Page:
I have recently been tagged into the “category” of “New Agers” looking for the next new and best spiritual thing.  It can be frustrating at first, being looked down the nose at by some people. It is also completely bemusing.  Comments such as these are always made by people who don’t know me personally.  Assumptions and judgements abound.  I have seen and experienced things that would make some people wet their pants.  I also *heart* faeries and unicorns.  Does that make what I do any less valid than anyone else? Does it make my way better? I don’t think so.

My Way Of Doing Things Is Better Than Yours has led to all sorts of horrific things; war and strife, racism and sexism, just to name a few.  Condemning other paths because they do not adhere to what you think is the right way of doing things is, quite frankly, a waste of time.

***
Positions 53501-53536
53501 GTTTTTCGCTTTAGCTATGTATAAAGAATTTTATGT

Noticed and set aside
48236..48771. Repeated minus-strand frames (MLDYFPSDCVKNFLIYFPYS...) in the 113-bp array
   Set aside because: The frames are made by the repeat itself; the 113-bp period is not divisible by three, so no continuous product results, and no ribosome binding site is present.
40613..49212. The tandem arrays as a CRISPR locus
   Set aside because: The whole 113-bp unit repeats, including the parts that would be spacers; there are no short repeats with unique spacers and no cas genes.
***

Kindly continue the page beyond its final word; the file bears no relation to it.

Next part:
And so I salute all those who sing their soulsongs freely, and let their true selves shine through, whatever their path, inspiring others.  And I would also say, do not let others tell you what is the “correct” way of doing things.  Do not let others denigrate your path – let them say what they will, then smile, shrug, and keep going.  We all must walk our own paths, and no one else can do that for us.  Sure, there are plenty of people who can guide us along, and become great teachers – but be wary of those who tell you that you should trudge silently along the path when you feel you should dance, skip, or cartwheel.

I look forward to seeing you along the journey!